The purpose of involvement of Non-Governmental organizations (NGOs) in armed conflict resolution is to help to keep peace, protect innocent people, contribute to relief operations, to advocate, assist in the reconstruction and development programs. This action is always carried out through the NGOs grassroots mediation processes. This study investigates the prospective of implementing humanitarian programs to help and care for the young war child survivors of the 1991 to 2001 civil wars in Sierra Leone.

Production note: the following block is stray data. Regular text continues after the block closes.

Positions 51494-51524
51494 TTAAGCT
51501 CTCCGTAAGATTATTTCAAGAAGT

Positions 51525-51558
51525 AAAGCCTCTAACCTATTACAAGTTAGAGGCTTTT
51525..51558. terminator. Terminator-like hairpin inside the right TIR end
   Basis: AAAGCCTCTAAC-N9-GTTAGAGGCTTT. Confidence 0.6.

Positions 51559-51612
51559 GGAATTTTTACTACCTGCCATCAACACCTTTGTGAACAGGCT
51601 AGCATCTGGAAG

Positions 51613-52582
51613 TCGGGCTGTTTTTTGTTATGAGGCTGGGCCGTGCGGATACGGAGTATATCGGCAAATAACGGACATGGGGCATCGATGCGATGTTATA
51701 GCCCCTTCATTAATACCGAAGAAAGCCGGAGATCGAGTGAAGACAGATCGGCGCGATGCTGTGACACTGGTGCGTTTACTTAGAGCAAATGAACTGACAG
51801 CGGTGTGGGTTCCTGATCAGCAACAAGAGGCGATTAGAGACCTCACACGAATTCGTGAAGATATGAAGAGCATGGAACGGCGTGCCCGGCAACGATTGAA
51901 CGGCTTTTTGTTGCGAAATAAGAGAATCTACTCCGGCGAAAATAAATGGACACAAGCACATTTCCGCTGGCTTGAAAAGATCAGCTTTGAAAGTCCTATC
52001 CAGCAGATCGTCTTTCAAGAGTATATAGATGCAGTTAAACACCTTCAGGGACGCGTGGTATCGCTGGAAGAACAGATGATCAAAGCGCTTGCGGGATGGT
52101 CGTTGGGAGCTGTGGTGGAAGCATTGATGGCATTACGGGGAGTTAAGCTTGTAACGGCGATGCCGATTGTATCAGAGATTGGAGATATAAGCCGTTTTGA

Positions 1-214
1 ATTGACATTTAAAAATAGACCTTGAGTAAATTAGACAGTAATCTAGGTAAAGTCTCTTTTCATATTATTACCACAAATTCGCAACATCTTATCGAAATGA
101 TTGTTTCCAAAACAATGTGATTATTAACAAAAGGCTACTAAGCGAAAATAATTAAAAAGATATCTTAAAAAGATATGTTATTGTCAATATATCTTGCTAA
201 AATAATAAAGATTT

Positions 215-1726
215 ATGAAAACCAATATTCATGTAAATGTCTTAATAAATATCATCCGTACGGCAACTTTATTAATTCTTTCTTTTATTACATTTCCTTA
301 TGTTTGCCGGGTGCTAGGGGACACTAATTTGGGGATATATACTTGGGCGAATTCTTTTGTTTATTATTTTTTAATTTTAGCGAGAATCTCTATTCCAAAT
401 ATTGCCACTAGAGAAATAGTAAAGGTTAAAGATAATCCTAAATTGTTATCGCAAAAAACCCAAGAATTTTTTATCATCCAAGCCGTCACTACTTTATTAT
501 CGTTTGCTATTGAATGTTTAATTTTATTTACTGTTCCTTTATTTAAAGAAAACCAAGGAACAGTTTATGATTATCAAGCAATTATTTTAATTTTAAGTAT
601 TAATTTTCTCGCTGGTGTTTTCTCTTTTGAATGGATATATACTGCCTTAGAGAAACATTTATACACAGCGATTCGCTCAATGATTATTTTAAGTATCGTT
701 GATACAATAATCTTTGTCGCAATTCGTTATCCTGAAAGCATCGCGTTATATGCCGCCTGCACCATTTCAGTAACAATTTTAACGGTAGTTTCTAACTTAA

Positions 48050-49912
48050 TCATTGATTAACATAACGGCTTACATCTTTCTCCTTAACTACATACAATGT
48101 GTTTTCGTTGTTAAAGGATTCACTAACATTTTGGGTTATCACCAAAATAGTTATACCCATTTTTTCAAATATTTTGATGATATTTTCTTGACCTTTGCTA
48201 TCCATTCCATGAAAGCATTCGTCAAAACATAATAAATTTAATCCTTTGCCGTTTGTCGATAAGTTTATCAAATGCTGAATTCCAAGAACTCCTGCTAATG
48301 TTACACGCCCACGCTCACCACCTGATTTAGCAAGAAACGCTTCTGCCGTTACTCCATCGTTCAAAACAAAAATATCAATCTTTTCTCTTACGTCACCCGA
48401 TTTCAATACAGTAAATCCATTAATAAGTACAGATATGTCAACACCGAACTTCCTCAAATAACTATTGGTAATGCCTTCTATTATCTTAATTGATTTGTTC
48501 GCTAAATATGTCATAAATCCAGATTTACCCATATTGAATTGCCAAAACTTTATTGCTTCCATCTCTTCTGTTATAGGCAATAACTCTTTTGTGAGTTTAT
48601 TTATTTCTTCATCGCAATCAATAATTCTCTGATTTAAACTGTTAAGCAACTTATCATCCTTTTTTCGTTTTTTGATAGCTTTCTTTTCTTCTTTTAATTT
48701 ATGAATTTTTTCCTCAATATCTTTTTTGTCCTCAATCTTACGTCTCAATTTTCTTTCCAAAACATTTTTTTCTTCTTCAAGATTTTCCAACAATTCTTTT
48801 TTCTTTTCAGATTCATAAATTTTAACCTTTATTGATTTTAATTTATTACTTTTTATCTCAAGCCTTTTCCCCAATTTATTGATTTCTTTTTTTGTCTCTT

To explore the intervention of the NGOs activities in the civil wars in Sierra Leone, I examined three NGOs and one governmental institution as case study organizations. The NGOs include 1) UNICEF, 2) World Vision, 3) Plan International and 4) the Ministry of Social Welfare, Gender, and Childrens’ Affair (MSWGCA) as government agency. The research investigates the NGOs and MSWGC’s specific services provided to children during and after the war in Sierra Leone. The specific services include: 1) the NGOs’ implementing policies, 2) who got served and under what conditions, 3) what models of services do they use, 4) what kind of government policies were put in place, 5) what were the challenges they faced, and 6) what were their strategies during and after the civil war in Sierra Leone. There were also ten Adult Survivors of Childhood Exposure to War (ASCEW) members interviewed to balance the NGOs’ claims. Based on my literature review and findings on ASCEW, I make my recommendations to allow the organizations to move forward with their humanitarian operations.